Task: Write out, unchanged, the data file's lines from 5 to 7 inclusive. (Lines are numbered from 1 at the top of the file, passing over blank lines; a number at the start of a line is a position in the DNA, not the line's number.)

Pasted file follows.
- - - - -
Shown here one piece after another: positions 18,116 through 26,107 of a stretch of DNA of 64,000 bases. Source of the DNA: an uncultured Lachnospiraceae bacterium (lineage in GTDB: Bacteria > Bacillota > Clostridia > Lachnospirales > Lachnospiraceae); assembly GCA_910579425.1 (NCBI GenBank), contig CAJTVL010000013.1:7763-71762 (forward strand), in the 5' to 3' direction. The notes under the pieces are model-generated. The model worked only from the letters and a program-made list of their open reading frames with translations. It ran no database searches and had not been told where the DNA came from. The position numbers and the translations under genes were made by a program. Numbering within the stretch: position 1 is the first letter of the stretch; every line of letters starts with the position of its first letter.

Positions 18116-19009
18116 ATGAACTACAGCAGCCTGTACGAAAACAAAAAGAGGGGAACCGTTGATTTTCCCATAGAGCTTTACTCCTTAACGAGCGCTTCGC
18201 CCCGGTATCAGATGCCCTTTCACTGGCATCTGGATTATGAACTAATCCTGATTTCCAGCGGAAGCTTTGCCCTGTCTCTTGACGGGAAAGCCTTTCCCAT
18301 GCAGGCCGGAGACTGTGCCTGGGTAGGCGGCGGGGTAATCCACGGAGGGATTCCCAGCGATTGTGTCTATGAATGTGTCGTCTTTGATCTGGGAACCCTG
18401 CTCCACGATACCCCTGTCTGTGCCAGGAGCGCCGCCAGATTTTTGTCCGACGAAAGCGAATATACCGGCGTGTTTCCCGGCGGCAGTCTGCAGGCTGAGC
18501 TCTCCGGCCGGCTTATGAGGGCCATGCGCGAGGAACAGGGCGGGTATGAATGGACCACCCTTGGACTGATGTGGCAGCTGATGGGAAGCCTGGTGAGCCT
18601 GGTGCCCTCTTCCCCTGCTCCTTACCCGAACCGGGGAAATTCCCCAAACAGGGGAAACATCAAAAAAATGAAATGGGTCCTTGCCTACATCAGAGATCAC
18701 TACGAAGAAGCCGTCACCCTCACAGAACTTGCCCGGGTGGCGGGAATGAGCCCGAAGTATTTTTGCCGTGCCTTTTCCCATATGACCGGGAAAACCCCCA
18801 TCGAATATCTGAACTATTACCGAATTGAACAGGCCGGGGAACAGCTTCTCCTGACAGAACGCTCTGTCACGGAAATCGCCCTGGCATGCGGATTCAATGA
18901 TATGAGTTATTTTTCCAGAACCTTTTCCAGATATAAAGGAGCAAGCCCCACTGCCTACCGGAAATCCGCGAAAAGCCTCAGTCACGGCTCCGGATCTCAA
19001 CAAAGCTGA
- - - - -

18301 GCAGGCCGGAGACTGTGCCTGGGTAGGCGGCGGGGTAATCCACGGAGGGATTCCCAGCGATTGTGTCTATGAATGTGTCGTCTTTGATCTGGGAACCCTG
18401 CTCCACGATACCCCTGTCTGTGCCAGGAGCGCCGCCAGATTTTTGTCCGACGAAAGCGAATATACCGGCGTGTTTCCCGGCGGCAGTCTGCAGGCTGAGC
18501 TCTCCGGCCGGCTTATGAGGGCCATGCGCGAGGAACAGGGCGGGTATGAATGGACCACCCTTGGACTGATGTGGCAGCTGATGGGAAGCCTGGTGAGCCT